American Chemical Society
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Entasis through Hook-and-Loop Fastening in a Glycoligand with Cumulative Weak Forces Stabilizing CuI

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posted on 2015-01-28, 00:00 authored by Ludivine Garcia, Federico Cisnetti, Natacha Gillet, Régis Guillot, Magali Aumont-Nicaise, Jean-Philip Piquemal, Michel Desmadril, François Lambert, Clotilde Policar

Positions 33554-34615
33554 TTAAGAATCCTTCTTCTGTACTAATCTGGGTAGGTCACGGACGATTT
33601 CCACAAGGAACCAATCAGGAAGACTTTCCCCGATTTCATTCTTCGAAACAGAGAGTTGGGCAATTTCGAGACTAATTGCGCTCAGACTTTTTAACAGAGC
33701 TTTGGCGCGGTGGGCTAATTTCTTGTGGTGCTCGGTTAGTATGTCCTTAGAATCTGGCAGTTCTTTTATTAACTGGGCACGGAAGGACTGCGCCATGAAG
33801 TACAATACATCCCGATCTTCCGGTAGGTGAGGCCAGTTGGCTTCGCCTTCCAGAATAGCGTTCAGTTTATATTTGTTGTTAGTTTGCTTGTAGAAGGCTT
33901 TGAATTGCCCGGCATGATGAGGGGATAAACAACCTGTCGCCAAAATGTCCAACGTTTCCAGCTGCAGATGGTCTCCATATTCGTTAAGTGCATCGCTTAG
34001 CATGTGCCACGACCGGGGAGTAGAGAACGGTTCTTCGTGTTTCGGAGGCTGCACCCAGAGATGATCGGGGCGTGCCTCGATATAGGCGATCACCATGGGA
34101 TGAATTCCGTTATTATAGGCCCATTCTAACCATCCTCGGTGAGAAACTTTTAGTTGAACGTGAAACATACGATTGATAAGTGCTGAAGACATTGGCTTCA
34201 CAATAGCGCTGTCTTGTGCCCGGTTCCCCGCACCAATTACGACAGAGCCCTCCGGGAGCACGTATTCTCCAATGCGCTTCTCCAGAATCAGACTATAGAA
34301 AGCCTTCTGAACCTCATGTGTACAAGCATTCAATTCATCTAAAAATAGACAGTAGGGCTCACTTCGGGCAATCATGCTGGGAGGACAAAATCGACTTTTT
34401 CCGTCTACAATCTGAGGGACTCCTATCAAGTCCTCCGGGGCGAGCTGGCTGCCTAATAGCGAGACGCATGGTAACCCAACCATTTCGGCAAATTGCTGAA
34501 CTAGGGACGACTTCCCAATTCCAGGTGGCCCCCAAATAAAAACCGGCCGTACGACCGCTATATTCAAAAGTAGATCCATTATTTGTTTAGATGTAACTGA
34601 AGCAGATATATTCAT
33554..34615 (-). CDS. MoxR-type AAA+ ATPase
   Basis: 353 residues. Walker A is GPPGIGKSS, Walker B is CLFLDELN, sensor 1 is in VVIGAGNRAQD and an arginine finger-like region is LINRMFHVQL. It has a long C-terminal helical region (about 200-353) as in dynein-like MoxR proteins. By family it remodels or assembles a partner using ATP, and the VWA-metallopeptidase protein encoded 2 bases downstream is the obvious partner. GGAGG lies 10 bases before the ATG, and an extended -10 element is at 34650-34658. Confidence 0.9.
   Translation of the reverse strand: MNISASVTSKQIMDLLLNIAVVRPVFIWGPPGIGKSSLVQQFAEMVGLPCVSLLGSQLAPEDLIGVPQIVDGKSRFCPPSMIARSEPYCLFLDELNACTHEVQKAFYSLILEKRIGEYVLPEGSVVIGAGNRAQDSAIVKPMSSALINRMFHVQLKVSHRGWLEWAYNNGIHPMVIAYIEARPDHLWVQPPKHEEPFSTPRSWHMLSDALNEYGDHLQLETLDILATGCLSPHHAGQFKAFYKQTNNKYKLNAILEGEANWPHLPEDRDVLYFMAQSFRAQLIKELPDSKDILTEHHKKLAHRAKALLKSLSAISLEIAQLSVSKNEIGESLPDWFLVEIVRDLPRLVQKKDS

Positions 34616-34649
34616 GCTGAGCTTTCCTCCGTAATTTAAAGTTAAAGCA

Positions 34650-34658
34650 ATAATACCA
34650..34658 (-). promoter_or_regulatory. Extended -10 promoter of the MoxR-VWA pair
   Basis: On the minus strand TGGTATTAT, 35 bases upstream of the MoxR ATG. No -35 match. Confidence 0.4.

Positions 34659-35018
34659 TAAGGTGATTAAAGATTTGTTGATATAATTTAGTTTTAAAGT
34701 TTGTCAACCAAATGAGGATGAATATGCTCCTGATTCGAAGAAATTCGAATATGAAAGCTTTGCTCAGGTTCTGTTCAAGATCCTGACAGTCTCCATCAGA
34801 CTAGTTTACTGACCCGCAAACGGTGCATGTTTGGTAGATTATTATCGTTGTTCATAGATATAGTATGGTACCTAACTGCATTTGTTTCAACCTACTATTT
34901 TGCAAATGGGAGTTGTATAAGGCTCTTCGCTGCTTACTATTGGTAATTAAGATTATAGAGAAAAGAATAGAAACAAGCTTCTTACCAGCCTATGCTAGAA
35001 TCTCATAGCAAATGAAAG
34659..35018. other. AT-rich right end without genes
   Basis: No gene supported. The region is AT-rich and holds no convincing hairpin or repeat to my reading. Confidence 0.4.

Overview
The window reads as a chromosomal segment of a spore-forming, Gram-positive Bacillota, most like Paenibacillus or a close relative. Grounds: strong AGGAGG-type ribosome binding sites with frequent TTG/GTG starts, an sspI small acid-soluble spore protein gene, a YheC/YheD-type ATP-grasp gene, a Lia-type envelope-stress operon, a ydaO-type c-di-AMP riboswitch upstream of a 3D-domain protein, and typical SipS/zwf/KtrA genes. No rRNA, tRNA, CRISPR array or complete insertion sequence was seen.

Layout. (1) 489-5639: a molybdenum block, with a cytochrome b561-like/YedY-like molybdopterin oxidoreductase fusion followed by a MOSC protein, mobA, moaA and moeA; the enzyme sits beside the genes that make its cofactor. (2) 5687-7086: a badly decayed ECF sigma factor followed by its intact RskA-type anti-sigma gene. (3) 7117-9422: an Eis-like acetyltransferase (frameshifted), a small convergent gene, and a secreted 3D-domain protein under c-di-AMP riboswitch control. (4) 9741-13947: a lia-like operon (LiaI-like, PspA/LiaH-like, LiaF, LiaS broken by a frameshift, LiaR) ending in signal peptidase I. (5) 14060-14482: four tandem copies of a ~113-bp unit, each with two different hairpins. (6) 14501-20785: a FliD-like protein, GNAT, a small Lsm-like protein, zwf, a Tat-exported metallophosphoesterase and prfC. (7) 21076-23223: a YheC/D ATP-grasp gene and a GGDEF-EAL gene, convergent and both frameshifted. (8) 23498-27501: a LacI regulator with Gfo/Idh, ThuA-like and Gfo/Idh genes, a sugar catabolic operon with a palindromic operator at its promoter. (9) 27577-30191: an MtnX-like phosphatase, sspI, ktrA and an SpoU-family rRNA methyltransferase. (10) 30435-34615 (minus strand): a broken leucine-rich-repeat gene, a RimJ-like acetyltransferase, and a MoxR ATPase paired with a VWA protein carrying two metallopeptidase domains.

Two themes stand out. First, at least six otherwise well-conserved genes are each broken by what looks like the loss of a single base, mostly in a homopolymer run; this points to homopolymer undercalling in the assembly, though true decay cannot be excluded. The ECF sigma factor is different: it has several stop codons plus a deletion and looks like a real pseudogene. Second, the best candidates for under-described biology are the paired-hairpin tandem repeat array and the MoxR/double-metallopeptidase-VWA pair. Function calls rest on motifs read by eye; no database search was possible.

The idea of a possible control of metal ion properties by constraining the coordination sphere geometry was introduced by Vallee and Williams with the concept of entasis, which is frequently postulated to be at stake in metallobiomolecules. However, the interactions controlling the geometry at metal centers remain often elusive. In this study, the coordination properties toward copper ionsCuII or CuIof a geometrically constrained glycoligand centered on a sugar scaffold were compared with those of an analogous ligand built on an unconstrained alkyl chain. The sugar-centered ligand was shown to be more preorganized for CuII coordination than its open-chain analogue, with an unusual additional stabilization of the CuI redox state. This preference for CuI was suggested to arise from geometric constraints favoring an optimized folding of the glycoligand minimizing steric repulsions. In other words, the CuI d10 species is stabilized by valence shell electron pair repulsion (VSEPR). This idea was rationalized by a theoretical noncovalent interactions (NCI) analysis. The cumulative effects of weak forces were shown to create an efficient buckle as in a hook-and-loop fastener, and fine structural features within the glycoligand reduce repulsive interactions for the CuI state. This study emphasizes that monosaccharide platforms are appropriate ligand backbones for a delicate geometric control at the metal center, with a network of weak interactions within the ligand. This structuration availing in glycoligands makes them attractive for metallic entasis.